We are in search of a tea plantation. It’s here somewhere.
Four miles to go, and we were ten minutes before our allotted time. Should be easy. We turn off the smallish highway into a quite small road.
“In 100 yards, turn right”, squawked Google Maps.
I know what you are thinking at this point: “Miles? Yards? What’s with all that old-fashioned stuff? Is this a story from the 60s but with added Google?”
No, it wasn’t the 60s, it was October 3rd, 2012. And it was England, where despite being reasonably metric in some things, they cling to miles and yards and feet and inches as though they make sense in a metric world.
So, even without the benefit of the remarkably easy metric maths – (We’re six and a half kilometres away so if I do 65 kph I’ll arrive on time) it still sounds quite achievable.
And then there’s two signs. One says “St Michael Penkivel” and that’s a good thing. The other is a sign I have come to hate in England. It says “Oncoming vehicles will be in the middle of the road.”
WHY? I want road signs to offer me solutions, not just inform me that for the foreseeable future, every turn could be our last.
Of course, it’s a country road with a twisty turn every 100 metres (109 yards) and oncoming trucks. They may only be doing 20 kph (12½ mph) but it’s straight at our windshield. There is, of course, not a single solitary sign anywhere between us and our destination, and when we finally crawl into the main gate, we are already late.
Now, you might think being slightly late isn’t a big deal, but that leaves out three factors:
(1) the schedule for that day was to leave Plymouth in Devon, skirt through Somerset (where Lady Devotea translates every road sign into the local accent, to much mirth) and then visit this site at Tregothnan near Truro in Cornwall, before continuing on see Chysauster, an archaeological site near Penzance that should be one of the high points of our trip, then swinging northwards to our B&B booking at Tintagel. We have a lot of ground to cover. We’ve already shelved Exeter that day as we can’t remember why we wanted to stop there.
(2) Jonathan from Tregnothnan Tea is also on a tight schedule, as he has to leave for London straight after our visit. And it’s a working estate. It’s not they are just waiting around for a visit from us.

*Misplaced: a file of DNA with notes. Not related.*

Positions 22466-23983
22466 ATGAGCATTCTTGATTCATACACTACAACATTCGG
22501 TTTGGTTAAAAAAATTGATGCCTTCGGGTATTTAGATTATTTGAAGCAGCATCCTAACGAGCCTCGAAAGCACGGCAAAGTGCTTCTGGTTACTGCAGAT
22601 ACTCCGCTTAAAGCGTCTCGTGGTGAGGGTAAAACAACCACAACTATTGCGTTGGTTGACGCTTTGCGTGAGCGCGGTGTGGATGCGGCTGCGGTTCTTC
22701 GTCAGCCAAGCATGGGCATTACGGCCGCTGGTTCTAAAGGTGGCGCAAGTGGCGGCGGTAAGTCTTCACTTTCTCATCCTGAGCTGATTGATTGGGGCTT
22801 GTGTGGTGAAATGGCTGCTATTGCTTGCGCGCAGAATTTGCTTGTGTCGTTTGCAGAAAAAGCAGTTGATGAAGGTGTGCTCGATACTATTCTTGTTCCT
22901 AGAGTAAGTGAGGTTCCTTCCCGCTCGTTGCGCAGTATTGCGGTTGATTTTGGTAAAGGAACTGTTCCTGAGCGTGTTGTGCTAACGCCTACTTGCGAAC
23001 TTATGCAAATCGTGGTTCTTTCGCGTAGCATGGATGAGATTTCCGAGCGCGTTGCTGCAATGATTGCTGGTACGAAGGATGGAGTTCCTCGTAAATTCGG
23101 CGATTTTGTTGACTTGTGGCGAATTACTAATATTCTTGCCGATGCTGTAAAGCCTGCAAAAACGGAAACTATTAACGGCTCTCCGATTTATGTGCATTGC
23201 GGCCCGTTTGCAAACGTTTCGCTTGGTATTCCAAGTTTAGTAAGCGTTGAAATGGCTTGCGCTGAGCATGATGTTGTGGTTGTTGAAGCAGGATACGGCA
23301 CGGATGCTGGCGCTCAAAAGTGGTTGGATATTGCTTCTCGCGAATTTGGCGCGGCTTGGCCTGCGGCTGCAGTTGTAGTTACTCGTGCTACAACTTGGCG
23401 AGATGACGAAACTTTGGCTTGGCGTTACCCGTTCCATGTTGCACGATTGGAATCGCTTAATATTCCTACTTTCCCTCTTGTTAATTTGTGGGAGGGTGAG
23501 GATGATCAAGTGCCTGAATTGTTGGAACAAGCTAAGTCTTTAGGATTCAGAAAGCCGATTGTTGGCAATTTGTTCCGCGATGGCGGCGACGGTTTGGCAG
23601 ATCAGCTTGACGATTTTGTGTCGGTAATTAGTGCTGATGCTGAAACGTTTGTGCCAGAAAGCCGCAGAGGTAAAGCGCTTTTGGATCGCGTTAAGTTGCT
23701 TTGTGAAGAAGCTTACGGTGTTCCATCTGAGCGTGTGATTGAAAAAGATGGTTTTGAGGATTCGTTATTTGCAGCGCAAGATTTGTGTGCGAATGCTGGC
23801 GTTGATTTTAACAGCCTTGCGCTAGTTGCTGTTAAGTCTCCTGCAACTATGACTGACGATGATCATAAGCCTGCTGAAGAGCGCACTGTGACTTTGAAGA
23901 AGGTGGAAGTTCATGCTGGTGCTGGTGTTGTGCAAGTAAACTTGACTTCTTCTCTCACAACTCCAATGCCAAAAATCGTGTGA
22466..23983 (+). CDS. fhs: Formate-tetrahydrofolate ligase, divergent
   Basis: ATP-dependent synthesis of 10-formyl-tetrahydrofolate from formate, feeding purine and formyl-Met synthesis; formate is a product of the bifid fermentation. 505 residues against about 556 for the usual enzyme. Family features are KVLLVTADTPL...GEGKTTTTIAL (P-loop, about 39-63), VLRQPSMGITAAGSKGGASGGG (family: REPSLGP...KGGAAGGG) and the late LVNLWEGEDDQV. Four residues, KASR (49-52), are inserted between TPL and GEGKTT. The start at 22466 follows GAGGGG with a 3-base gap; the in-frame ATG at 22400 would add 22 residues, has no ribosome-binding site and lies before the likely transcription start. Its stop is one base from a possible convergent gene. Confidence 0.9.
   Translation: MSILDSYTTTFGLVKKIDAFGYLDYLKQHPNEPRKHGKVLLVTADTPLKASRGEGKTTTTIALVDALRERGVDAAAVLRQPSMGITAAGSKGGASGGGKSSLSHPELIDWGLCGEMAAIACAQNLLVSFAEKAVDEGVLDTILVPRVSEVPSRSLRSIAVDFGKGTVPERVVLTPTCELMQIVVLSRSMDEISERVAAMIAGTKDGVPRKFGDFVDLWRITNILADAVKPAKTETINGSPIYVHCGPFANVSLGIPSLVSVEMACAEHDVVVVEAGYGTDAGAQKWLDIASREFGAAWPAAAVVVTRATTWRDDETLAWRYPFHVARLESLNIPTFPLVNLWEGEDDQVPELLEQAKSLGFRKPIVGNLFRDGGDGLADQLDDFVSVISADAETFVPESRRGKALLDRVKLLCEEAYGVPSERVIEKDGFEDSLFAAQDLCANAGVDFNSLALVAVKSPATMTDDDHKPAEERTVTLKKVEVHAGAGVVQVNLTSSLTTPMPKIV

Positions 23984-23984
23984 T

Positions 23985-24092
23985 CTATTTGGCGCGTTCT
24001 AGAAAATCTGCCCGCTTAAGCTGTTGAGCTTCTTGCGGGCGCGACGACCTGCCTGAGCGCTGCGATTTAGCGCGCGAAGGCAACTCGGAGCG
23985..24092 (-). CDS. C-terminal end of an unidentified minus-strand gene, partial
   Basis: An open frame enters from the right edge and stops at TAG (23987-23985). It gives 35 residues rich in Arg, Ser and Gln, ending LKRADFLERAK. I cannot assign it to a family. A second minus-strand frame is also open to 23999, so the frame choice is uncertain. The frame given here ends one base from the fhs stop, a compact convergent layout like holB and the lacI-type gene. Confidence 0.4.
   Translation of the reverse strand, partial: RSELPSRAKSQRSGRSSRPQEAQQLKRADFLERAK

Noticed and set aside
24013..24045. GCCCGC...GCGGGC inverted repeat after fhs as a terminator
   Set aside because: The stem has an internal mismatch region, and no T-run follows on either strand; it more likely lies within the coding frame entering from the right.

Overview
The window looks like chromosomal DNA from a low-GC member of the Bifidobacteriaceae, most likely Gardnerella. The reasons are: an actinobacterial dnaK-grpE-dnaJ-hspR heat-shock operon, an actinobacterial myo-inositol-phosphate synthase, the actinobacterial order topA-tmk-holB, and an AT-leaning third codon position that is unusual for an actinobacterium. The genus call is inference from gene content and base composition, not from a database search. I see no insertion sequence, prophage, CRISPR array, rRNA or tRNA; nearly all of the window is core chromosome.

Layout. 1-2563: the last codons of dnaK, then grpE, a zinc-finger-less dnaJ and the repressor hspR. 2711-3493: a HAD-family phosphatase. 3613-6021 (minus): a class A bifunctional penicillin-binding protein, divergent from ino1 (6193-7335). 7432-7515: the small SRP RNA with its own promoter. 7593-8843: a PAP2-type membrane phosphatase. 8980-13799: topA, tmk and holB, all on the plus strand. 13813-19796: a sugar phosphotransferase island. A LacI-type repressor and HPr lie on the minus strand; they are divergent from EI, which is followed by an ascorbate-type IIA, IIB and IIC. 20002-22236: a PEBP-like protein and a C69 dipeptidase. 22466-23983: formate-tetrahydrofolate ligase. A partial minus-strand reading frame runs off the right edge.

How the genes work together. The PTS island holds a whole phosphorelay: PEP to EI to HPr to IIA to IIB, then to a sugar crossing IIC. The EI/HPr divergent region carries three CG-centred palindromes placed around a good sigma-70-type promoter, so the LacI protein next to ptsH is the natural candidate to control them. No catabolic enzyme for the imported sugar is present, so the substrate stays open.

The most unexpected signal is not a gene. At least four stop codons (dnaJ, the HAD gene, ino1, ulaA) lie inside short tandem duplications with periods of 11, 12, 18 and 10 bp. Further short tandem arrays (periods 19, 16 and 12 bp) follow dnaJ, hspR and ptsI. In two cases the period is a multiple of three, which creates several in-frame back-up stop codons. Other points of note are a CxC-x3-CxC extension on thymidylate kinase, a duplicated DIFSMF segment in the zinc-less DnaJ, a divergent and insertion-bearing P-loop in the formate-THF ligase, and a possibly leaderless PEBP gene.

(3) I hate being late. I just hate it. It makes me feel like the rudest person ever.
Sadly, once we got to the estate, it took another ten minutes of trying different buildings, car park and offices to find our where we were supposed to be.
So, twenty minutes late, we were greeted with “Hiya” when we found the right office. This is because every conversation in Cornwall starts with “Hiya”. Every shop, every service station, everyone everywhere. It must be a law or something.
We explained we were there to see Jonathan, and promptly waited.
It’s a big place, and if the person who you want is not where you want them to be, it can take a while.
And this place is big. Even by Australian standards, where we have farms bigger than whole countries, this place is huge – it’s a tea estate, a flower growing operation and sundry other businesses set in the grounds of a huge, 13th century building complex. It is amazing. I can’t tell you the size but it’s clearly well into a five figure number of acres.
So, we twiddled our thumbs for quite some time.
And then, Jonathan turned up.
He is of course, slightly mad; as the whole enterprise suggests. This also suggests we would all get on exceedingly well.
Did we go and stride the fields, looking every inch the colonial tea barons? I bet you bet we did.
We talked about tea in its many forms, the state of the UK and Australian markets, marketing strategies; all manner of tea-soaked conversation. As though we had all the time in the word.
And then we did it.
In the drizzling rain we wound our way to the tiny little spot where the first tea bushes ever planted on the estate still stand, an English country garden kind of spot; not a hillside covered with camellia sinesis as that was just too far away to see in the time we had left.
Lovely estate, wonderful plants and an incredible mansion house; all faded into the background as Lady D and I stood right there, where a plantation was born.
And we had enjoyed this very tea; at Brown’s Hotel in London, where we partook of scones and cakes; cream and jam; armchairs and fireplaces; friendly waiters and alleged tea sommeliers. It was a nice drop; mildly fruity and somewhat malty.
Tea is all about stories; as as we watch Tregothnan’s progress over the years, I’ll remember standing in the shadow – or where the shadow would have been, had the sun been shining – of truly English Tea.
In a country where so many are conspiring to make tea into a homogeneous pap; where words like “traditional” are misused and where market power is everything, this sprawling estate is in fact “the little guy”; the underdog; the rebel, and I”m happy to cheer them on from the sidelines.